Several friends posted a video of me jamming with some street musicians before the March for Life. It was an uplifting experience, one of many that day, and I'm not surprised this little video has made the rounds.
As someone known for being conservative on percussion in worship ("The song of the Church is Word-driven, not beat-driven!"), who disapproves of applause during the Divine Service, and who strongly prefers the chorales over "happy-clappy" music, one may fairly ask, "Magness, why do you groove on this?"
The answer is not so simple as saying, "Well, this wasn't in the Divine Service," even though that is an important point. Because I'm actually OK with some hand-clapping and even some dancing during worship--when it is real. And by "real" I don't mean whether people are "feeling it" or not, because any half-decent musician can whip up emotions and get the poorly catechized to think they are "in the Spirit." I'm talking about the reality of manifesting the faith God gives to us as brothers and sisters in Christ. That's something we can judge objectively.
When it is real, when it is faithful, it is reverent and authentic. It is reverent in that it honors God, acknowledges God, and is focused on God. This is much more easily done in cultures with histories of rhythmic music and ceremonial dance. Which leads to the second point of authenticity. If I am in a community which sings jubilantly with percussion instruments to organically proclaim the steadfast love of the Lord, then there is no distraction or manipulation. But where such music is not part of the culture, it is at best merely entertainment, often distracts from the Gospel, and manipulates emotions rather than giving voice to our shared experience of the faith.
How can one tell the difference? It's pretty easy. By dropping out. If the community owns the song, the musician who summoned the song can step away and it will go on. There are cultures where this readily happens. Typical North American parishes, outside certain minority communities, are not among them when it comes to the music promulgated in the name of entertainment evangelism. Many, however, in their zeal to either be attractive or to generate excitement among the membership, try to make this happen artificially by having a band play jubilant "praise music" in the assembly's stead--cranking up the volume so that the impression of great worship is created. But if the assembly cannot sustain such energy unplugged, it is actually the opposite of authentic. By contrast, the sound of a Lutheran assembly chanting the Lord's Prayer or singing the Te Deum a cappella with conviction in four-part harmony is actually truly authentic. And it is just as energetic and powerful as any other culture's music, with or without percussion or an "upbeat" tempo.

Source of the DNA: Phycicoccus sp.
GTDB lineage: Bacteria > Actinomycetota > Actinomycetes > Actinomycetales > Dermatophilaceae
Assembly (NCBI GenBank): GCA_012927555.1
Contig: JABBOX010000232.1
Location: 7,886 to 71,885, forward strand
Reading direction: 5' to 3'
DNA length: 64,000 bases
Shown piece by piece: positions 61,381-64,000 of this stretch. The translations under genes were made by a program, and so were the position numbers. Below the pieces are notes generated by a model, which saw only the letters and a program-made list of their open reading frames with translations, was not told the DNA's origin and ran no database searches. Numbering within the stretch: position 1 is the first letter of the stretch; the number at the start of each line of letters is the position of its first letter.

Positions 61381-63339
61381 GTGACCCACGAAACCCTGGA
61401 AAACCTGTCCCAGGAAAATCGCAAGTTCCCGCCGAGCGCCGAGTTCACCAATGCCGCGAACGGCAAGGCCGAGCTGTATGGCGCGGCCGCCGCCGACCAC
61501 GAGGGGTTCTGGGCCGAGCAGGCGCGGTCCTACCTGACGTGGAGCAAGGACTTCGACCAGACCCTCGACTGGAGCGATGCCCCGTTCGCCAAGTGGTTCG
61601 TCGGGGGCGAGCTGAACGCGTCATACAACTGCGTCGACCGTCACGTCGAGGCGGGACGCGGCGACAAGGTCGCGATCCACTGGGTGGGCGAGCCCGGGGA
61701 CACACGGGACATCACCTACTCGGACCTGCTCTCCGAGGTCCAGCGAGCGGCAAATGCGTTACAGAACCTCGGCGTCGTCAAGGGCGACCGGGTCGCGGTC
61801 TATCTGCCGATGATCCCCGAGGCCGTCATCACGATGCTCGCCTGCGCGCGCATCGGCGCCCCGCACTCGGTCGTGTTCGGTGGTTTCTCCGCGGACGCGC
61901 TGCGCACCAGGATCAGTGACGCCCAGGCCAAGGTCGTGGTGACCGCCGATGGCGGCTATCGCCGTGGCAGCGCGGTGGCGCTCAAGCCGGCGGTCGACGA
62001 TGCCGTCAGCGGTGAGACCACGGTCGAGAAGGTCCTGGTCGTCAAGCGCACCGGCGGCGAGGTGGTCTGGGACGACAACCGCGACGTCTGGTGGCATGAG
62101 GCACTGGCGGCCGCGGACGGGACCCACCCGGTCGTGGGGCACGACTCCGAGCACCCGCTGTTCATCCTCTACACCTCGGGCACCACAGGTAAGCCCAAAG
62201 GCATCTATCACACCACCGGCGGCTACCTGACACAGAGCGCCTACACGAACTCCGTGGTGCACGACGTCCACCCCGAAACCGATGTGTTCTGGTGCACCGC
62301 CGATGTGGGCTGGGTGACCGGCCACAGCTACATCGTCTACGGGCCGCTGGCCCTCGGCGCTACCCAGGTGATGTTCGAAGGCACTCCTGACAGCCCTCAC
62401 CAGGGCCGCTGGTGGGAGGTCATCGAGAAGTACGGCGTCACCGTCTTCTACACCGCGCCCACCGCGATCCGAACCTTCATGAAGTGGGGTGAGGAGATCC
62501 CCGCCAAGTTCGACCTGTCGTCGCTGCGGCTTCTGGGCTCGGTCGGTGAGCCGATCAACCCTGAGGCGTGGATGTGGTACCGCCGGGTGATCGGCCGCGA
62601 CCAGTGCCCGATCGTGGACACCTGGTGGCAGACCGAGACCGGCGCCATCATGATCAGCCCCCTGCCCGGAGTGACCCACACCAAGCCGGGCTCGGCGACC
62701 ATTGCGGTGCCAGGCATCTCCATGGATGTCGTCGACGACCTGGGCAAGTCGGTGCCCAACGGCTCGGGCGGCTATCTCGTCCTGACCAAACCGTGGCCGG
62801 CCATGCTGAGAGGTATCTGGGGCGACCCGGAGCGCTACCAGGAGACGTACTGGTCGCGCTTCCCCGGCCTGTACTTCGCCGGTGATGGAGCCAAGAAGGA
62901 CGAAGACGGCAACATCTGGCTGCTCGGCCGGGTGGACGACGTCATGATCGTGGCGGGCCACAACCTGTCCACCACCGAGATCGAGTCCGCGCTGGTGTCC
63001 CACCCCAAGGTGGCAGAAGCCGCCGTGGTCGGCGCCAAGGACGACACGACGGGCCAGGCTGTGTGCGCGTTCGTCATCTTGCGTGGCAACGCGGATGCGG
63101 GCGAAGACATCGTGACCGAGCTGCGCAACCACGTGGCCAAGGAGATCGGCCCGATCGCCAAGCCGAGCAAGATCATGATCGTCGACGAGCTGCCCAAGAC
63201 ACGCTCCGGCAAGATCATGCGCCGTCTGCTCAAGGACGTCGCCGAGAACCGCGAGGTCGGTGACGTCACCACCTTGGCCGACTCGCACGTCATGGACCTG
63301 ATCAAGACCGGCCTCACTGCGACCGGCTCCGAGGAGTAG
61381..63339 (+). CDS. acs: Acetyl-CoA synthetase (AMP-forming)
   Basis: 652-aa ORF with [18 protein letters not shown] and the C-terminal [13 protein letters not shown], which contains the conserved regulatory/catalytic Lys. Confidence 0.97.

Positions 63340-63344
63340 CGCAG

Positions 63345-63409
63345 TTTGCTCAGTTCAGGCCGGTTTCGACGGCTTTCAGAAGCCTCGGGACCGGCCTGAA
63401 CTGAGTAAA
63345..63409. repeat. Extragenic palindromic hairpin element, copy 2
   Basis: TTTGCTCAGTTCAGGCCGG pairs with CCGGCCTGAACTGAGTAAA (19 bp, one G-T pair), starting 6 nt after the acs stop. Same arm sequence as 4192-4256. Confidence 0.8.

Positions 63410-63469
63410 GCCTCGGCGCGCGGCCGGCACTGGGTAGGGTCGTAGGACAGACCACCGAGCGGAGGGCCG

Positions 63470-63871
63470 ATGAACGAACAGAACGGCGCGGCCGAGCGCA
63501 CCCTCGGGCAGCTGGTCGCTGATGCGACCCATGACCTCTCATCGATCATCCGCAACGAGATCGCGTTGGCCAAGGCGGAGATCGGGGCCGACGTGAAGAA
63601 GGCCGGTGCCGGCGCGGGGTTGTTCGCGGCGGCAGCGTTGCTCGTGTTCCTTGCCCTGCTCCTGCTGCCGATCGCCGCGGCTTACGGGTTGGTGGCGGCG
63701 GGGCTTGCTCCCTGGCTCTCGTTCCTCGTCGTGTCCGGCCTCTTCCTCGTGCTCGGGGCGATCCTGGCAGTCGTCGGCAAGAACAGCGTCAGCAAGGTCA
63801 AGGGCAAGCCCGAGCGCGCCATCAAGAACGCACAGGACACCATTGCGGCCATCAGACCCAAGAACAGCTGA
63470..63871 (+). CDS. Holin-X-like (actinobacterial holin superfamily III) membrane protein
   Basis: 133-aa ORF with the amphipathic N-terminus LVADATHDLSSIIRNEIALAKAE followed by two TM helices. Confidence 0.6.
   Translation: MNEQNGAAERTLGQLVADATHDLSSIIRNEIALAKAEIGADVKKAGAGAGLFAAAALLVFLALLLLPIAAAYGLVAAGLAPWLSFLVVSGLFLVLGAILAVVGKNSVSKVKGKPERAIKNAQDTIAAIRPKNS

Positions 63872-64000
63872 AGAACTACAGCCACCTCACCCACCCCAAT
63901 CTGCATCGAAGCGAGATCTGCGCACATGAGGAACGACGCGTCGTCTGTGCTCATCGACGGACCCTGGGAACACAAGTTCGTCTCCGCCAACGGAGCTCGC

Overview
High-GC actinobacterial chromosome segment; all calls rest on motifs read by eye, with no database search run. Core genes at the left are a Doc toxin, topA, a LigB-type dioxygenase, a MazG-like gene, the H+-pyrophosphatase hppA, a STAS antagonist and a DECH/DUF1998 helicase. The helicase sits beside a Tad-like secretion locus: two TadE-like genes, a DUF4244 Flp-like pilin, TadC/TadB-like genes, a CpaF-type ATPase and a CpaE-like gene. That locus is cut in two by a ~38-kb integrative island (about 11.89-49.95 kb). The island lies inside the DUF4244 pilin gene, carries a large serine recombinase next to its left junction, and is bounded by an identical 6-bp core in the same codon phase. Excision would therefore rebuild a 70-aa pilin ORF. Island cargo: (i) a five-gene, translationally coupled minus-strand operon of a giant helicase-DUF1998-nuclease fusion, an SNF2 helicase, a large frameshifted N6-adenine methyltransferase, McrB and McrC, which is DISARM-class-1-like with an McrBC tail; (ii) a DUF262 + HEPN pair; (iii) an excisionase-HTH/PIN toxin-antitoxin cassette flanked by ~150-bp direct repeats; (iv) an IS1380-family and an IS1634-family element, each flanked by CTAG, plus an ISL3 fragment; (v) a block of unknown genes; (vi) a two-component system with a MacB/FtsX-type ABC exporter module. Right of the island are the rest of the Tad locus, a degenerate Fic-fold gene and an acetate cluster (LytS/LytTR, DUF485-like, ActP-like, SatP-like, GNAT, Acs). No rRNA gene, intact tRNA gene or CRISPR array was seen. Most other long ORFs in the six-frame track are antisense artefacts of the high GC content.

That said, I certainly do see a role of musical testimony which edifies a congregation and broadens their repertoire. Some will inevitably be entertained by that--whether one powerfully presents a Renaissance motet or an African hymn. But that is a matter of catechesis. Once a congregation gets used to higher quality music, they'll clap no more for the music than they do for the sermon--or for receiving the Sacrament. (Seriously, if applause is really directed to God, why don't people clap after receiving the Lord's Supper?)
So, whatever you are singing, make sure you are singing the folk music of your people. Keep it real. Don't substitute someone else's joy for your own. There's no reason for it. Even if you think you are doing it "for the young," or "for the seekers." Because, truth is, you'll never be as convincing singing someone else's song as you will your own.
"He put a new song in my mouth, a song of praise to our God.
Many will see and fear and put their trust in the Lord." (Ps. 40:3)